(Eagle News) — There is no such thing as a United States entry ban on Filipino government officials behind the detention of Senator Leila de Lima in the US 2020 budget signed into law.
Political blogger RJ Nieto made the revelation in a Facebook post on Friday. Dec. 28, after news broke in the Philippines that US President Donald Trump had signed the budget that supposedly included the amendment made by Senators Patrick Leahy and Richard Durbin, both of the Democratic Party.
According to Nieto, in the first place, the provision that specifically states that the US Secretary of State “shall apply sub-section (c) to foreign government officials about whom the Secretary has credible information have been involved in the wrongful imprisonment of… Senator Leila de Lima who are arrested in the Philippines in 2017″ was not included in HR 1865 or the Further Consolidated Appropriations Act of 2020 signed by Trump on Dec. 20.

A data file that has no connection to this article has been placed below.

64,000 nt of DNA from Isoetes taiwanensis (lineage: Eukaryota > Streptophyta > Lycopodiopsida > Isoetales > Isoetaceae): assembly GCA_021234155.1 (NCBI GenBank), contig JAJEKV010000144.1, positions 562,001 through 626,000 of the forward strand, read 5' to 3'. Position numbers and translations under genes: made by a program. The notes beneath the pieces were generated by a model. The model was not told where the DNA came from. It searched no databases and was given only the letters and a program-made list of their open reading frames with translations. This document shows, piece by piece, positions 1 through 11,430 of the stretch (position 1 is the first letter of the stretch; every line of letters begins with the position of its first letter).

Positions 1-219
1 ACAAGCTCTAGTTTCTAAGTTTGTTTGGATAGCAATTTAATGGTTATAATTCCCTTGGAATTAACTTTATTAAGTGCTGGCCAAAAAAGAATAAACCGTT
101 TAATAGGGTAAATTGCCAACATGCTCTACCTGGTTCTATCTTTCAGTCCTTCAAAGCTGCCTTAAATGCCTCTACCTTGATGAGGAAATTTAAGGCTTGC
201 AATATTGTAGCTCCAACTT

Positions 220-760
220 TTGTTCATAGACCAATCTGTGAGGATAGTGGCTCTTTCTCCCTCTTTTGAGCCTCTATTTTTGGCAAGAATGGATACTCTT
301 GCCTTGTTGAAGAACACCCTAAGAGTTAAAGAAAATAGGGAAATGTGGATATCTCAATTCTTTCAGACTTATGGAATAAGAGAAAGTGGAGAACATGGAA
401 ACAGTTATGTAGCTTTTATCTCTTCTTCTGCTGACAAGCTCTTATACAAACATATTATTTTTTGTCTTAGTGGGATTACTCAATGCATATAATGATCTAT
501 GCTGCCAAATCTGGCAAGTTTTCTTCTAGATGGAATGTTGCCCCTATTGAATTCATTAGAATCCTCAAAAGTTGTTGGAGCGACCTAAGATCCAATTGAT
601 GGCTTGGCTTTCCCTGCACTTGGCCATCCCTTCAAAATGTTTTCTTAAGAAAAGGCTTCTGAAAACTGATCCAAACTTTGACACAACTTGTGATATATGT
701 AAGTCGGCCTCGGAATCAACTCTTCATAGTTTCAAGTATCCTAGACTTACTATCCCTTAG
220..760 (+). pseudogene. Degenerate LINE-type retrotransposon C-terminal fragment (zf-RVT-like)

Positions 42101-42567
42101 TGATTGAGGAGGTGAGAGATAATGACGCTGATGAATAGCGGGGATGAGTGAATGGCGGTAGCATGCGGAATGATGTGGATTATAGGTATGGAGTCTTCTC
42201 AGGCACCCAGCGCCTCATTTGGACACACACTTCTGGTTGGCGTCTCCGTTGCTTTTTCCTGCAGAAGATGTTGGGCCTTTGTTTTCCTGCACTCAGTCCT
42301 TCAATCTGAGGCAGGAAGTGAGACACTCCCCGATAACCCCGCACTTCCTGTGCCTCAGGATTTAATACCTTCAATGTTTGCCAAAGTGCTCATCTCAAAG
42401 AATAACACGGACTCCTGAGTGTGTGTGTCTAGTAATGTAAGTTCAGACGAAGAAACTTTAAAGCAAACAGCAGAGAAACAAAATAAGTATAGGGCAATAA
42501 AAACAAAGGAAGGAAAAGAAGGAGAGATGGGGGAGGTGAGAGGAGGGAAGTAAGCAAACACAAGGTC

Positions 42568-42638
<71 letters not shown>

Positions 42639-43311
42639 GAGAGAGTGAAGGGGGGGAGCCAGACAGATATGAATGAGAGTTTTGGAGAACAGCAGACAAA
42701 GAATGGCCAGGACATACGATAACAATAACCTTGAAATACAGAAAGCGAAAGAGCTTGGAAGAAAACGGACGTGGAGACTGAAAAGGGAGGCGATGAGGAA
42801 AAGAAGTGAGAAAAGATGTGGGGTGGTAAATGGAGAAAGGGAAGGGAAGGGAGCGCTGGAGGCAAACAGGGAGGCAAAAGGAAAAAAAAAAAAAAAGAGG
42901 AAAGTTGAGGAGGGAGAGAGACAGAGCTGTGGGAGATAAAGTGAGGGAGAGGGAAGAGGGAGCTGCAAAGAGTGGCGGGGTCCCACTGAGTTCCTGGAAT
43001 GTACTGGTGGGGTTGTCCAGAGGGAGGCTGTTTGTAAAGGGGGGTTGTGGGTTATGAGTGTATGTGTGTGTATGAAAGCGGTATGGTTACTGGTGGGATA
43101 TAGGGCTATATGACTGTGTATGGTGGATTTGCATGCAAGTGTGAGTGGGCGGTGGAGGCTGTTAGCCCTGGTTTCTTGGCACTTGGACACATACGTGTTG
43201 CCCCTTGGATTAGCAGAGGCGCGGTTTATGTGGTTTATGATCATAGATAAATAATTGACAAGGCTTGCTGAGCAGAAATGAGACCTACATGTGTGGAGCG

The provision is also not present in HR 1865 signed by the US President on the same day, the same day some Philippine news outlets broke the story.
Both Trump signings into law were announced in an official statement posted on the White House website.
According to Nieto, “the nearest thing related to the De Lima issue that can be found in the final text (of HR 1865) is in Section 7031 (c)(1)(A).”
That provision in HR 1865 only reads: “Officials of foreign governments and their immediate family members about whom the Secretary of State has credible information have been involved, directly or indirectly, in significant corruption, including corruption related to the extraction of natural resources, or a gross violation of human rights shall be ineligible for entry into the United States.”
“But here’s the thing: it’s standard text (READ: not an amendment) in at least four other US budget laws (2015, 2016, 2017 and 2018..),” Nieto explained.
“So what amendment were US senators Durbin and Leahy, along with 3% of the Philippines, raving about?” Nieto asked.
Several news outlets had said the prohibition ban was contained in the Department of State, Foreign Operations and Related Programs Appropriations Bill 2020.
Based on the US Congress website, the prohibition ban that specifically mentioned De Lima was contained in S. report 116-126 that accompanied S. 2583, but, according to the tracker, S. 2583 is not a law and is still pending.